Do Conservation Rallies Really Work?

Photo: By Ron Sutherland. Students rally for the red wolf at UNC.

UNC students and members of the Wild Will Coalition held a rally for red wolves on campus Wednesday, and three times we heard the question, “So what does this rally do?”

It’s a good question. Clearly activism can easily fall into the trap of doing something, but not necessarily doing something effective. The mistake is particularly apparent with tactics like rallies, vigils, or social media campaigns. But the red wolf campaigners are currently using two of those tactics, so we must ask: are we being effective? Here are a few reasons that the answer is “yes”:

1. In-person events keep organizers connected. Any political action, whether by a small group or a series of small groups, is sustained by a core of highly dedicated people who commit more time and effort than more casual participants. But it’s difficult to sustain the core if the organizers never have fun or meet each other in person.

2. Rallies attract potential core-members. Activists sometimes judge the success of rallies by the number of people who show up, but attendance is only one measure of success. True, it increases the chances that the media will take it up and it ensures that at least some people are hearing your message. But even a rally of just a few people can cause a big ruckus or reach a large audience. At the UNC rally, we had captive student audiences on the steps of the university library and a central area called “the Pit.” As a result, we got a list of a few emails and at least three people who will probably be more active in future events—a much higher return than usual.

3. Rallies attract media attention. For instance, one of Earth First!’s early publicity stunts was rolling a piece of plastic down Glen Canyon Dam to make it appear as though the dam had cracked. Only about 70 people attended the nearby rally, but it made major news and attracted government attention. And at the UNC rally, because of our press release and our work in contacting local newspapers, we may have contributed to at least three different articles about the red wolf debate. This is extremely important for organizations who, when they go before the US Fish and Wildlife Service, will need evidence that the public cares about the issue. Read the articles below:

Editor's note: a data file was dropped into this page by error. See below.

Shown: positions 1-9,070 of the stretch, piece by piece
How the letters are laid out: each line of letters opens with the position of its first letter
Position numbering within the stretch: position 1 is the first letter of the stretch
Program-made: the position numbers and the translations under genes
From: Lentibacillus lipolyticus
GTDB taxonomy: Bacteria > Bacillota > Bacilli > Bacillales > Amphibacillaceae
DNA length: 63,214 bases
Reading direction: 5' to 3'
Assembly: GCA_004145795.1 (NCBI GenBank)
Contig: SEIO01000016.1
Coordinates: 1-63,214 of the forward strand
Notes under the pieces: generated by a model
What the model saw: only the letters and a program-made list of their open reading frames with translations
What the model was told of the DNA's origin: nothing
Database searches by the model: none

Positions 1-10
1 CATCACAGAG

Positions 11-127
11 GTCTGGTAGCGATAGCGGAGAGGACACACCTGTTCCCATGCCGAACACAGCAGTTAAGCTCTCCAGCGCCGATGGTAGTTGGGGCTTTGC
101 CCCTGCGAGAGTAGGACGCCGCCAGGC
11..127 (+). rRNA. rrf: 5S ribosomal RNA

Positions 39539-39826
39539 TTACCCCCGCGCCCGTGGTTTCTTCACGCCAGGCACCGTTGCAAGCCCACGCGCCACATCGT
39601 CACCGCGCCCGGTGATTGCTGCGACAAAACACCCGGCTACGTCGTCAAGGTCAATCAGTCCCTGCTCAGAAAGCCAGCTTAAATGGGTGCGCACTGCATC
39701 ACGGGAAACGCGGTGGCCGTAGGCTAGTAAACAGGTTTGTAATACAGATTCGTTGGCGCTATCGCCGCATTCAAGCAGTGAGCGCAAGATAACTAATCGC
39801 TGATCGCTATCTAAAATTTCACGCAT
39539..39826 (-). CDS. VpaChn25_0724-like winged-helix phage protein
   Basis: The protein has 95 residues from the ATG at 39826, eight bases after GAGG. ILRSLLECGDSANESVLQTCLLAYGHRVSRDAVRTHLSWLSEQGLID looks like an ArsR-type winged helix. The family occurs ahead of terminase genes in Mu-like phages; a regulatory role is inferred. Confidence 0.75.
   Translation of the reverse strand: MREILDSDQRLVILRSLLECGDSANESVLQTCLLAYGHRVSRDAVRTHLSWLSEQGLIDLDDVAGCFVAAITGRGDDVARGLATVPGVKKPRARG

4. Rallies connect a community that may need to respond later. Rallies are what is called a “preliminary tactic,” a method that tests the organizer’s ability to put on major events later, or, with frequent rallies, a way to build momentum for stronger tactics. In this case, the rally was important in identifying students dedicated enough to the red wolf issue to attend the rally or give us their email address. So if the US Fish and Wildlife Service does decide to end the red wolf recovery program, and if we decide to respond, we have a stronger base for that response. We will also use some of these connections we gained to increase attendance at our forthcoming letter-writing night.

5. In-person events are the key to successful online activism. People tend to think that a strong social media presence is something that can be created solely through online methods. This is wrong. Most social media campaigns succeed because the organizers supplement them with real-life events or items. For example, we and other conservationists are using the rallies to contribute to the thunderclap social media campaign for the red wolf.

In other words, rallies can’t ever be the whole picture, but they’re not nearly as useless as they may seem to radical conservationists, who must realize that sometimes moderate tactics, though not as exciting, are critical for successful nature conservation. Anyone interested in these strategic questions may want to check out the resources below:

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